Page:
Three rights separation : China's proposed rural land rights reform and four types of local trials

Research output: Journal Publications and Reviews (RGC: 21, 22, 62)21_Publication in refereed journalpeer-review

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Original languageEnglish
Pages (from-to)111-121
Journal / PublicationLand Use Policy
Online published31 Jan 2017
Publication statusPublished - Apr 2017


China's central government is promoting a new round of land reform in its rural areas, the core of which is the so-called ‘three rights separation system’. In attempting to achieve the double goals of developing agriculture and maintaining the basic stability of rural society, central policy makers want to separate the original household right of contractual operation into a contractual right (right of disposal) and an operation right. When formally adopted, these two rights, combined with the village collective ownership, will constitute China's new structure of farmland rights. Many local governments are already using practical approaches involving the separation of the three rights, providing a valuable reference for its formalization in the future.

In this paper, we analyze four relevant existing approaches by case studies of four representative projects. The results show that, while all four have in different ways reached the goal of increased scale of farmland operations, all are facing different contradictions and conflicts among the collectives, local governments and farmers, due to different farmland interests, demands and endowment problems. In response, a new framework is developed involving three rights separation, entailing some new meanings. This involves the repositioning of the four leading players in the distribution of farmland rights − the state, collective, part-time farmers and professional farmers − in order to realize the free transfer, monetization and redistribution of farmland rights to meet the demands of all the parties involved. With this framework, collective ownership is limited to the management of the award and recovery of the contractual right instead of specific agricultural operations. The introduction of a contractual right exit mechanism encourages the contractual right to be sold back to the collective for awarding directly to the professional farmers. In this way, the transfer of the operation right to professional farmers is encouraged as far as possible to enable them to increase their operating area and agricultural income.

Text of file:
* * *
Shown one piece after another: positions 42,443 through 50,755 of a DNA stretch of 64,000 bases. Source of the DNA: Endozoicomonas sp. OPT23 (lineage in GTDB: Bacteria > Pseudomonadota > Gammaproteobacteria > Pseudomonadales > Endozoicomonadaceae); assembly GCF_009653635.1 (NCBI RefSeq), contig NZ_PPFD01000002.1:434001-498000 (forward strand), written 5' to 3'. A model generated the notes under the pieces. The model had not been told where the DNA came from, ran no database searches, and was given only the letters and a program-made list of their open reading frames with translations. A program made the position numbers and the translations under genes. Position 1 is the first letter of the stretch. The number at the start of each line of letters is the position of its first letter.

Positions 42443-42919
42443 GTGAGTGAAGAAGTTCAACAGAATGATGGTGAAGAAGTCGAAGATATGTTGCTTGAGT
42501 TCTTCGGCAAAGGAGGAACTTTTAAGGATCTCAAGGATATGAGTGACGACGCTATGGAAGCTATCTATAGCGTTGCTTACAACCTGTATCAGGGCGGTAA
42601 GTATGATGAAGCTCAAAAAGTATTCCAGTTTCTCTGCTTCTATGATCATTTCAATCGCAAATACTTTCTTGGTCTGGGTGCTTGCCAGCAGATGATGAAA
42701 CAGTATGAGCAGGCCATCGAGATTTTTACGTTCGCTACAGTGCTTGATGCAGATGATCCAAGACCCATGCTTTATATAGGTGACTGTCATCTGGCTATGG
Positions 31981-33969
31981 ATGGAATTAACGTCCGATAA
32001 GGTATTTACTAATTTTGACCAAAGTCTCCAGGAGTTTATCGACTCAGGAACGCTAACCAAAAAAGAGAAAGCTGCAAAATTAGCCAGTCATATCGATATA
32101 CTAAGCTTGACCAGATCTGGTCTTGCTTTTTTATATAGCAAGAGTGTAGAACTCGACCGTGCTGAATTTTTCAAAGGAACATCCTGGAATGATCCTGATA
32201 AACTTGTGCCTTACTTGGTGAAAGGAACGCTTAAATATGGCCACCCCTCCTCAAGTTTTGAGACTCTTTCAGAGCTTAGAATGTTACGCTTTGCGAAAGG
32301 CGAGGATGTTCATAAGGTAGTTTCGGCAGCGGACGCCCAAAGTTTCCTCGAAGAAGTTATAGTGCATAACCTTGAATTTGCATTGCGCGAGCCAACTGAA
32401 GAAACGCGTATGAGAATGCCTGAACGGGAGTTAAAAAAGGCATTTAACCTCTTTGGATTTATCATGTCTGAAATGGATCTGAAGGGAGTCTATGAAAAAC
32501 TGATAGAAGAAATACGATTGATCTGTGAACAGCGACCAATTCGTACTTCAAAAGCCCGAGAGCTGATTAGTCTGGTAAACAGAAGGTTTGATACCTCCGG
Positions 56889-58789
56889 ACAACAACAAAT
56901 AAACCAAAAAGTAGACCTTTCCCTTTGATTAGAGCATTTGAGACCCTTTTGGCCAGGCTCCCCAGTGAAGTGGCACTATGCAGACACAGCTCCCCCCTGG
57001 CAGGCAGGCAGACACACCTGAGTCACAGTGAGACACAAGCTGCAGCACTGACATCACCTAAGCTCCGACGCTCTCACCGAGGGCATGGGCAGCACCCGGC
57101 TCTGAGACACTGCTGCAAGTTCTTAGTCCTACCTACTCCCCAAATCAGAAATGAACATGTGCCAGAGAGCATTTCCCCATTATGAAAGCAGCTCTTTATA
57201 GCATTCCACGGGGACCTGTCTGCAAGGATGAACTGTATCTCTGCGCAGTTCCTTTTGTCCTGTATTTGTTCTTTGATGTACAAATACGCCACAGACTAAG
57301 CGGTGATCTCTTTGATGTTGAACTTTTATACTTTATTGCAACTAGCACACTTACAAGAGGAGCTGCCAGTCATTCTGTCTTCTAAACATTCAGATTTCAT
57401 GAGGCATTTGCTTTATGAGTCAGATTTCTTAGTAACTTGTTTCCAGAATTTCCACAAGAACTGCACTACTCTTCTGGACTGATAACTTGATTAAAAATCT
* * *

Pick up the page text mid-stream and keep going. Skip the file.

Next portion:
Research Area(s)

  • China, Contractual right, Farmland, Operation right, Ownership, Village collective